£40,108 - £56,778 Price range
31 - 35 MPG
It seems that Porsche has done it again: the new Boxster is something of a masterpiece, improving upon its already-excellent predecessor in virtually every area.
Porsche upped the ante in 2016 with the launch of an extensively updated Boxster, now called the 718 Boxster. Check out our comparison between the old and new model to see what’s changed.
To top it all, most agree it even looks better than the previous model, freed from the constraints of sharing body parts from its big brother, the 911.
One of the criticisms of the previous Boxster was that at times, it didn’t feel quite special enough inside. Porsche has worked hard to change that and all agree that the new interior looks better, and feels classier than the old model. It also brings the gear stick closer to the steering wheel, ideal for enthusiastic driving, particularly with the manual gearbox.
The seats are mounted lower and have more adjustment, so there’s both more space, and more comfort. It’s also refined with the fabric hood up, and when the sun comes out, it takes a class-leading 9 seconds to stow. If there’s one, tiny criticism of the cabin, it’s that with the roof down it gets a bit windy – but surely that’s part of the experience!
If we told you the Boxster was virtually perfect to drive, we wouldn’t be exaggerating. Every single review is absolutely full of praise for ever aspect of the way it drives, save for one area: the steering.
Although the steering’s weighting and response are spot-on, some experts do say the new electro-mechanical rack has less feel than the old hydraulic system. Most drivers won’t notice, and many won’t care (as several testers admit), but for a hardcore few, it may be a little disappointing.
Meanwhile, balance and rigidity are praised, and the ride quality and damping are described as “exemplary”, even on the optional 20-inch wheels (19-inchers are standard). The brakes are excellent, in both pedal feel and power.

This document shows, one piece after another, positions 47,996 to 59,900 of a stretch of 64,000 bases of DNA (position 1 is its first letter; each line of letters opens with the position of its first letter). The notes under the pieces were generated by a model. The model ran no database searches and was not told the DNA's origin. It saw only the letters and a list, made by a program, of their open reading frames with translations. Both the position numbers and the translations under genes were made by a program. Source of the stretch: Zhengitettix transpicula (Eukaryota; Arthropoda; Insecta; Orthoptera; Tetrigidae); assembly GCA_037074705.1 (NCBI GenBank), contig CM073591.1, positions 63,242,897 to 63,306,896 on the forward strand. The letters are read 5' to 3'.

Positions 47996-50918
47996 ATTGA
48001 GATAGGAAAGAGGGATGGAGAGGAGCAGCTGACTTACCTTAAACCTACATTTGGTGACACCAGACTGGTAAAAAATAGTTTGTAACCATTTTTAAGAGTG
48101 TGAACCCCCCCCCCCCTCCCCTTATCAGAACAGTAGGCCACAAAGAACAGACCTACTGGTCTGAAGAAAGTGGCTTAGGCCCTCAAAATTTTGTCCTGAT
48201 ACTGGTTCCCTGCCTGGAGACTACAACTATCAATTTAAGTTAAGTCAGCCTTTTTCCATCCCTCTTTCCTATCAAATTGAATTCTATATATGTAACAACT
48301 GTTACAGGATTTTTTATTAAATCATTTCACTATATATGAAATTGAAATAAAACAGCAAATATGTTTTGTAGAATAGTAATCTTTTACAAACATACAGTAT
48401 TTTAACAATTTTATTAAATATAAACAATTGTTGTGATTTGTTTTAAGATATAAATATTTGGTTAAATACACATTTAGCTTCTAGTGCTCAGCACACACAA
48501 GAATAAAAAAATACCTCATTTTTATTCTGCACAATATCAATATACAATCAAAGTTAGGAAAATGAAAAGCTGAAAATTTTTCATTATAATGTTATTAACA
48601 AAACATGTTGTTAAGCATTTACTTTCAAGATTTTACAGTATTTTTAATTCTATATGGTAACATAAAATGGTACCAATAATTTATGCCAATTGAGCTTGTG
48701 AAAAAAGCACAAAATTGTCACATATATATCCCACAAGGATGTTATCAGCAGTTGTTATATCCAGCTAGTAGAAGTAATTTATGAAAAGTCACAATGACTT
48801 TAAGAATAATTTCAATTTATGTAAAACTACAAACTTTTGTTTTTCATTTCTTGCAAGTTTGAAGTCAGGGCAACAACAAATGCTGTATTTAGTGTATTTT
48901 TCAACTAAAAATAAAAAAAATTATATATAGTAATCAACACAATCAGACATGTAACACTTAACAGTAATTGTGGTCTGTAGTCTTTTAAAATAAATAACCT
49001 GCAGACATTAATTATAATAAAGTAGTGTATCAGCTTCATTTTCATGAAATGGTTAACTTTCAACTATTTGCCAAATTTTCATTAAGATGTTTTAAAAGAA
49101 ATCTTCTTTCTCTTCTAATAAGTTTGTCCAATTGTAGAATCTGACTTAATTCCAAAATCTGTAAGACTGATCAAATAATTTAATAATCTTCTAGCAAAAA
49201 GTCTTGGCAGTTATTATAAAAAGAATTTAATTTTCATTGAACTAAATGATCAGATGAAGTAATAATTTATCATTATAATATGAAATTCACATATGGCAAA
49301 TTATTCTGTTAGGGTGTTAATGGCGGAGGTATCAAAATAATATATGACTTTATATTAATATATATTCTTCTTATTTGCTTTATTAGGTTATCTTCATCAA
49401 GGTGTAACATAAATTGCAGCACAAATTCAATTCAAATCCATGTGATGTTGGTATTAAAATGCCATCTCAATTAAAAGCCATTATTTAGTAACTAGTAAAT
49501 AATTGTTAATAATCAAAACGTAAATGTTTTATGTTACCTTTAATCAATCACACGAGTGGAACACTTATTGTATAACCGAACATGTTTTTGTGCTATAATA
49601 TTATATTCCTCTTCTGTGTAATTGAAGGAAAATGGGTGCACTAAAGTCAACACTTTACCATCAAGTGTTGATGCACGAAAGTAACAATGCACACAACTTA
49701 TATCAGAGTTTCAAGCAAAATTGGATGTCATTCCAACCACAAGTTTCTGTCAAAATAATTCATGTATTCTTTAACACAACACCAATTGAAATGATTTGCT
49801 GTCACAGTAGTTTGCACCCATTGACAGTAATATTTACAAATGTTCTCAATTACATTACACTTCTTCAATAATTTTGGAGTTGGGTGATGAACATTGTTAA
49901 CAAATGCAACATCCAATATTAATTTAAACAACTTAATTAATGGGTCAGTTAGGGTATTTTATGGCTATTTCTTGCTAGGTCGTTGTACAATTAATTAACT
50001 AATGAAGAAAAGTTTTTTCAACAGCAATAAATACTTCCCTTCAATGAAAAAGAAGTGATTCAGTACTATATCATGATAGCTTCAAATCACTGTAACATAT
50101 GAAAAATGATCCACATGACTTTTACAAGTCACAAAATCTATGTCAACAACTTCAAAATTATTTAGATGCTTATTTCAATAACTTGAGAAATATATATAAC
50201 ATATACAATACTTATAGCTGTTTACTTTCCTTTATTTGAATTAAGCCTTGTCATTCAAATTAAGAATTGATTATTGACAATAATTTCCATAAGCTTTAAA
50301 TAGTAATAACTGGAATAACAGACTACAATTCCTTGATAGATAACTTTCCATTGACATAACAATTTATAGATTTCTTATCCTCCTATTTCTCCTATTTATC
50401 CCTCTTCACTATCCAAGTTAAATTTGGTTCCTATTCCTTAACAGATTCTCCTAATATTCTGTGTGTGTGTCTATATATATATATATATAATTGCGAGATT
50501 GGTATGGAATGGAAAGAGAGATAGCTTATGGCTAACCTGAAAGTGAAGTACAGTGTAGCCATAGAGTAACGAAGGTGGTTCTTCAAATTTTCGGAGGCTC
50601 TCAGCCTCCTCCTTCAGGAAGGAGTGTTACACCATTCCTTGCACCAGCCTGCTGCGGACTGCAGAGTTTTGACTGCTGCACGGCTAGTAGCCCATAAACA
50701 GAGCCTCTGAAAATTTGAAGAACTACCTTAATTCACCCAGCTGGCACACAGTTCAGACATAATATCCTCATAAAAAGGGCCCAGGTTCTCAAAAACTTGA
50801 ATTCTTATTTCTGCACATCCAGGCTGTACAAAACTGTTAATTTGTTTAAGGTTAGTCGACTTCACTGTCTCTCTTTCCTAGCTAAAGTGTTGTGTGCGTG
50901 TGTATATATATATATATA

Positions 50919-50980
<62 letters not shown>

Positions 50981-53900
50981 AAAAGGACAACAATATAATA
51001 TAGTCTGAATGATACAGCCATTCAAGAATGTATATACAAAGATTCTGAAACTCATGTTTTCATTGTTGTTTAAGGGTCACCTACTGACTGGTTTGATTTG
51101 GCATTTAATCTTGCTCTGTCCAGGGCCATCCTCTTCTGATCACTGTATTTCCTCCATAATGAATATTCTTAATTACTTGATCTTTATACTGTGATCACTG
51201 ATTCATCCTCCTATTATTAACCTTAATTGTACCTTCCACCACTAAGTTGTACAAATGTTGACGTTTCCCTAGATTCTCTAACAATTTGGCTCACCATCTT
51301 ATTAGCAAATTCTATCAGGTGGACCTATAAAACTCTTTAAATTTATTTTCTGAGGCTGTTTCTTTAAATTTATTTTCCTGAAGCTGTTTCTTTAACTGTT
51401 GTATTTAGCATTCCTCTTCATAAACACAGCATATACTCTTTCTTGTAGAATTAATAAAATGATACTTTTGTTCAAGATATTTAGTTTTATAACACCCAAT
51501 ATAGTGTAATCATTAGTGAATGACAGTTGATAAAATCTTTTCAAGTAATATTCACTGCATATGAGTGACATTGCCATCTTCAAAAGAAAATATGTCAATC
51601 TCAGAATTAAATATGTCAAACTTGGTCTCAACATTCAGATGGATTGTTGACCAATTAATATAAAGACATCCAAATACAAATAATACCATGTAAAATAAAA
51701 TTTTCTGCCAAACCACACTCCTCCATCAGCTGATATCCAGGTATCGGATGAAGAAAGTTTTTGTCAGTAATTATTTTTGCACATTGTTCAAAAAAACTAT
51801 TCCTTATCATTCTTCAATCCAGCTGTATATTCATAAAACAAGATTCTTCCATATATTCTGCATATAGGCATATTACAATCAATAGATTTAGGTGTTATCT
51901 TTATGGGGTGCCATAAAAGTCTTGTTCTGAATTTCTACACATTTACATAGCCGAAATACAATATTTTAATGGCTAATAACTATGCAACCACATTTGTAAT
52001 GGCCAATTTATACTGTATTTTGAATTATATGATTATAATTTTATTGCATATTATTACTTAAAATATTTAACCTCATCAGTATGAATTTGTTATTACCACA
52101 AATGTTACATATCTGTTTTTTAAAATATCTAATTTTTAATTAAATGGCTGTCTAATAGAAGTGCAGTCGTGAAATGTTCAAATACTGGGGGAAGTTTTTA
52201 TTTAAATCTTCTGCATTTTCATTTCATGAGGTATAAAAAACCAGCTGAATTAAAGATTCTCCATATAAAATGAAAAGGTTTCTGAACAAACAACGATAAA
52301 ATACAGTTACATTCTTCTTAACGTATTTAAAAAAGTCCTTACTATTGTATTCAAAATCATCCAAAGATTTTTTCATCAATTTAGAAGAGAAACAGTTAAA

Initially, the Boxster is available with two engines – a 2.7-litre flat six, and a 3.4-litre version in the S model. Once again, there’s nothing but high praise for the new engine.
It sounds great, particularly with the optional sports exhaust, recommended by a few testers. It’s incredibly responsive, drivers say it pulls hard throughout the rev range, and it’s even more economical than before – almost 37mpg with the twin-clutch PDK transmission in the non-S Boxster. The PDK is quicker than the manual, but purists will appreciate the six-speed manual’s excellent shift quality.
Initial impressions suggest so. Like the 3.4 it uses a flat-six engine mounted amidships, producing 261bhp rather than the 300bhp-plus of the 3.4. There’s a little less torque too, but testers say it’s as happy to sing to the higher rev range as its more powerful counterpart. It’s equally responsive too, so you get all the same sensations as you might if you spend a little more.
It does lack the outright shove of the 3.4 (though 5.5 seconds to 60mph could hardly be considered slow), which means that it doesn’t test the incredible chassis quite as hard, so some drivers might prefer the more powerful variant.
However, the more powerful version also uses more fuel. There’s more to sports cars than economy, but not spending your life at the pumps is a bonus and with the dual-clutch PDK transmission, you can expect as much as 36.7mpg on average. That drops to 34.5mpg with the excellent six-speed manual gearbox.
It’s easy to recommend the 2.7. If you don’t need the outright performance of the 3.4 and instead want to sample all the Boxster’s other talents, the 2.7 is still one of the best cars available for any money.
So how does it drive? Do you really have to ask? Well, several reviews note that the engine feels more mature now, with a stronger mid-range, and a more relaxed feel. That’s not at the expense of the classic flat-six response and character though, so really the engine seems to offer the best of both worlds. One option worth considering is the optional sports exhaust, the sound of which one reviewer describes as “absolutely fantastic”. If that sounds like your sort of thing, then get ticking that option box.
Given the better economy, which also has advantages in the tax department, the Boxster is already a better value choice than its predecessor.
You’ll pay a little more for a Boxster than you might for some rivals, but just take a look at that wowscore – no rival gets close, so you may pay more but you’re getting talent to show for it. Equipment levels are generous too, so you won’t have to spend a lot on options.
The current Boxster starts where the old model left off – at the top of the class. If you fancy a slightly rawer experience (and what is regarded by some as the best handling car on sale today) then you could try a Lotus Evora. If you have some money to spare, then the Jaguar F-Type may be worth a look.
If you have your heart set on the Porsche though. you’re unlikely to be disappointed with it. Most reviews are unanimous – if you’re in the market for a sports car, get a Boxster.